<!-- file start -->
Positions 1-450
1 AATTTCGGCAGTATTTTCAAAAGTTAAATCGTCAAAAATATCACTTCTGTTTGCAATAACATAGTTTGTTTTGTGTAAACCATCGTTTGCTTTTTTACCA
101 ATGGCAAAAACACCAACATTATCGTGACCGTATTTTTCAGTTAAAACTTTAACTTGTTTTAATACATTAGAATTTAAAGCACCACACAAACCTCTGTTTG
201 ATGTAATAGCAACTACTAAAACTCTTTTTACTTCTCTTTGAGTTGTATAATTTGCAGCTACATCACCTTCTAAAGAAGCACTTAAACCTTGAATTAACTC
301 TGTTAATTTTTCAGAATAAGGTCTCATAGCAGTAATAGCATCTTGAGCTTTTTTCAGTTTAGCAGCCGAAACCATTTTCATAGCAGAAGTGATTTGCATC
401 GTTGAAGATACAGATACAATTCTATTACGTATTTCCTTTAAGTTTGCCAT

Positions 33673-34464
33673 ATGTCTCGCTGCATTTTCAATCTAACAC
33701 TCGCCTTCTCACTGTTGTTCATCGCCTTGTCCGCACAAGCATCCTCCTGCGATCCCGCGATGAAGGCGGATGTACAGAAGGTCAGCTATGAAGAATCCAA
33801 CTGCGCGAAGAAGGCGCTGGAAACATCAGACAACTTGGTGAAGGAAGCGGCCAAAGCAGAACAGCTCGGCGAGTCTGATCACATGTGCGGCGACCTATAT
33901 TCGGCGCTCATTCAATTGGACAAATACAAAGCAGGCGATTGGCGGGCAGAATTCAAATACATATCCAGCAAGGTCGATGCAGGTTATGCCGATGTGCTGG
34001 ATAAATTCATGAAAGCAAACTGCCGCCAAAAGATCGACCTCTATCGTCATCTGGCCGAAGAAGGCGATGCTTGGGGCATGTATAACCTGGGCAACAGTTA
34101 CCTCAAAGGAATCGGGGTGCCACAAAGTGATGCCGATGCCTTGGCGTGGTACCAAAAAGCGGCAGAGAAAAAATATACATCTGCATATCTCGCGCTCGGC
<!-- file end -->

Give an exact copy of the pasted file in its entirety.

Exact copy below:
Positions 1-450
1 AATTTCGGCAGTATTTTCAAAAGTTAAATCGTCAAAAATATCACTTCTGTTTGCAATAACATAGTTTGTTTTGTGTAAACCATCGTTTGCTTTTTTACCA
101 ATGGCAAAAACACCAACATTATCGTGACCGTATTTTTCAGTTAAAACTTTAACTTGTTTTAATACATTAGAATTTAAAGCACCACACAAACCTCTGTTTG
201 ATGTAATAGCAACTACTAAAACTCTTTTTACTTCTCTTTGAGTTGTATAATTTGCAGCTACATCACCTTCTAAAGAAGCACTTAAACCTTGAATTAACTC
301 TGTTAATTTTTCAGAATAAGGTCTCATAGCAGTAATAGCATCTTGAGCTTTTTTCAGTTTAGCAGCCGAAACCATTTTCATAGCAGAAGTGATTTGCATC
401 GTTGAAGATACAGATACAATTCTATTACGTATTTCCTTTAAGTTTGCCAT

Positions 33673-34464
33673 ATGTCTCGCTGCATTTTCAATCTAACAC
33701 TCGCCTTCTCACTGTTGTTCATCGCCTTGTCCGCACAAGCATCCTCCTGCGATCCCGCGATGAAGGCGGATGTACAGAAGGTCAGCTATGAAGAATCCAA
33801 CTGCGCGAAGAAGGCGCTGGAAACATCAGACAACTTGGTGAAGGAAGCGGCCAAAGCAGAACAGCTCGGCGAGTCTGATCACATGTGCGGCGACCTATAT
33901 TCGGCGCTCATTCAATTGGACAAATACAAAGCAGGCGATTGGCGGGCAGAATTCAAATACATATCCAGCAAGGTCGATGCAGGTTATGCCGATGTGCTGG
34001 ATAAATTCATGAAAGCAAACTGCCGCCAAAAGATCGACCTCTATCGTCATCTGGCCGAAGAAGGCGATGCTTGGGGCATGTATAACCTGGGCAACAGTTA
34101 CCTCAAAGGAATCGGGGTGCCACAAAGTGATGCCGATGCCTTGGCGTGGTACCAAAAAGCGGCAGAGAAAAAATATACATCTGCATATCTCGCGCTCGGC